The 2018 wildfire season was the most destructive wildfire season on record in California. The deadliest wildfire, Camp Wildfire, which occurred in the Butte County Town of Paradise, killed at least 85 people and burned more than 14,000 structures. In total, California wildfires in 2018 caused at least $3.5 billion in damages.

Earlier this week, Rep. Cook cosponsored the Resilient Federal Forest Act of 2019. The legislation addresses the growing economic and environmental threats of catastrophic wildfires. It combines critical forest management reforms and necessary regulatory streamlining to improve the health and resiliency of our nation’s forests. It also provides federal land management agencies with tools to increase the pace, scale, and cost efficiency of forest management projects without sacrificing environmental protections.

Today’s hearing featured several witnesses including El Dorado County Supervisor Brian Veerkamp, who retired after 31 years in the Fire and Emergency Services field. In Veerkamps’s testimony, he said, “The best way to create fire resilient communities is to put the money and efforts on preventative management work. This practice may take hard work, but will be much less devastating to the environment than a massive wildfire would be. The simple fixes that used to be done, must be re-implemented. We need to do the necessary work up front, thus providing safe, resilient communities and forests.”

After the hearing, Rep. Cook said, “After last year’s horrific wildfires in California, it’s clear we need to do more to combat the threat of future wildfires and minimize the damage done to the environment. My vastly rural district is particularly susceptible to wildfires, which is why I cosponsored the Resilient Federal Forests Act. The legislation implements common-sense reforms to ensure the long-term health of our forests. I look forward to working with Congressman Westerman to advocate for this bill as it moves through Congress.”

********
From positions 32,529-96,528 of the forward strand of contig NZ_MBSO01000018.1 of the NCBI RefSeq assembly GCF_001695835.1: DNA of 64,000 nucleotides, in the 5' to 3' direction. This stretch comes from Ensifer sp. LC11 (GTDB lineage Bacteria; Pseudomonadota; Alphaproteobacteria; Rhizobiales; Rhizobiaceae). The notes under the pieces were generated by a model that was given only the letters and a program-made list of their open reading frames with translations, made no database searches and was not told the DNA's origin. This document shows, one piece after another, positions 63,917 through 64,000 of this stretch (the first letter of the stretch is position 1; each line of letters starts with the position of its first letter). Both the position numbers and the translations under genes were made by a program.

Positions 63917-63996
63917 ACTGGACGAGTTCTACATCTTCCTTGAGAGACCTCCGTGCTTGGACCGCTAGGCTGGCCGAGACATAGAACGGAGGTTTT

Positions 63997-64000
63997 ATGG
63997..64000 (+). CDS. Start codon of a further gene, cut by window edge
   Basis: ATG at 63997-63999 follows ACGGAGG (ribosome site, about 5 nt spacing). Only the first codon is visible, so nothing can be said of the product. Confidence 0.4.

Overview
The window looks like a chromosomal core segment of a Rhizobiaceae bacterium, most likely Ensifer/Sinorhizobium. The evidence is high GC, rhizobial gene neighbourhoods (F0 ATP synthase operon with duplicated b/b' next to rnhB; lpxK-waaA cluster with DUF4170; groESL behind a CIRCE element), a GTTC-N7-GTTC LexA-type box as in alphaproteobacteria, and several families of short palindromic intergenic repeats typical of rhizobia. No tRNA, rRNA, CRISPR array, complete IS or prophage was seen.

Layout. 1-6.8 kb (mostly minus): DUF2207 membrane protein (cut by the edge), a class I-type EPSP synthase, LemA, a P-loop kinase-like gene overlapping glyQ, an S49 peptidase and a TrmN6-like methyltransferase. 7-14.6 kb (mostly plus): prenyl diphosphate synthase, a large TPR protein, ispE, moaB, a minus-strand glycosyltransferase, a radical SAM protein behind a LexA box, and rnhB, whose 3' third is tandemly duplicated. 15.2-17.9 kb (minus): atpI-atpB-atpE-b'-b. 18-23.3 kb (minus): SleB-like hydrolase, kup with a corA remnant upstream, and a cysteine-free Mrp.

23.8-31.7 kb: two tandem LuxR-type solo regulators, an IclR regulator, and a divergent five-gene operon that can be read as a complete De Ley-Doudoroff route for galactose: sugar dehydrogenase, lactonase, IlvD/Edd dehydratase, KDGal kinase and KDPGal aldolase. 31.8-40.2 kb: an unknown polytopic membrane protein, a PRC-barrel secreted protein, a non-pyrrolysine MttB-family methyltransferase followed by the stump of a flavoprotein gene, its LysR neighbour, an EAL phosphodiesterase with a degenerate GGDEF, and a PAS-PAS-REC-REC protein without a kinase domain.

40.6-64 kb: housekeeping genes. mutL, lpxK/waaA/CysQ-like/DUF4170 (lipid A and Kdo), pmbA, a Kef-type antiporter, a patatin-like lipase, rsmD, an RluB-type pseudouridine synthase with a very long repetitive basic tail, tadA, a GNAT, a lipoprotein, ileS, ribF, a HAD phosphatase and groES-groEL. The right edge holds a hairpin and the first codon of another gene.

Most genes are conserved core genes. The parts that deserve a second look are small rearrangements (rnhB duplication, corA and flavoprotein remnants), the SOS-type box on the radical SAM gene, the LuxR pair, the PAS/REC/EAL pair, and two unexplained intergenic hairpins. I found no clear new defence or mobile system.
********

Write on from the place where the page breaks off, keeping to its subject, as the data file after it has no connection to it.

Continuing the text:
A member of the House Natural Resources and Armed Services Committees, Cook served as an infantry officer and retired after 26 years as a Colonel in the U.S. Marine Corps. During his time in combat, he was awarded the Bronze Star and two Purple Hearts. 

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Rep. Cook Praises President Trump’s Announcement Recognizing Israel’s Sovereignty Over Golan Heights Territory

2019/03/21

WASHINGTON – Today, President Trump announced that the United States will formally recognize Israel’s sovereignty over the disputed Golan Heights.

During the Six-Day War in 1967, Israel gained control of Golan Heights from Syria and the U.S. has recognized it as Syrian Territory since the 1970’s. For decades, Israel has pressed for international recognition of its control of the Golan. President Trump’s announcement comes ahead of Israeli Prime Minister Netanyahu’s visit to Washington next week. 

Rep. Paul Cook (R-Apple Valley) praised the President’s announcement with the following statement: 

“This is not only a critical diplomatic announcement, but it’s also a simple recognition of the facts on the ground. For over half a century, the Golan Heights have been under Israeli control. The Heights are a key to Israel’s national security and the region’s stability; before they were captured from Syria, Israelis faced artillery and rocket attacks from Syrian forces on the Golan. Furthermore, over the past decade, the state of Syria has ceased to exist in any meaningful sense as the central government has collapsed. Terrorists and criminal gangs such as Hezbollah, ISIS, al Qaeda, and Hafez Assad have murdered hundreds of thousands while fighting over the remnants of Syria.  I commend President Trump for taking this decisive action and recognizing once and for all that the Golan Heights are an integral part of Israel.”

A member of the House Natural Resources and Armed Services Committees, Cook served as an infantry officer and retired after 26 years as a Colonel in the U.S. Marine Corps. During his time in combat, he was awarded the Bronze Star and two Purple Hearts.

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President Trump Signs Rep. Cook's Public Lands Legislation

2019/03/12

WASHINGTON- Today, President Donald Trump signed into law S. 47, the Conservation, Management, and Recreation Act, which overwhelmingly passed in the Senate and House last month. Rep. Paul Cook (R- Apple Valley) attended the signing ceremony at the White House earlier this afternoon.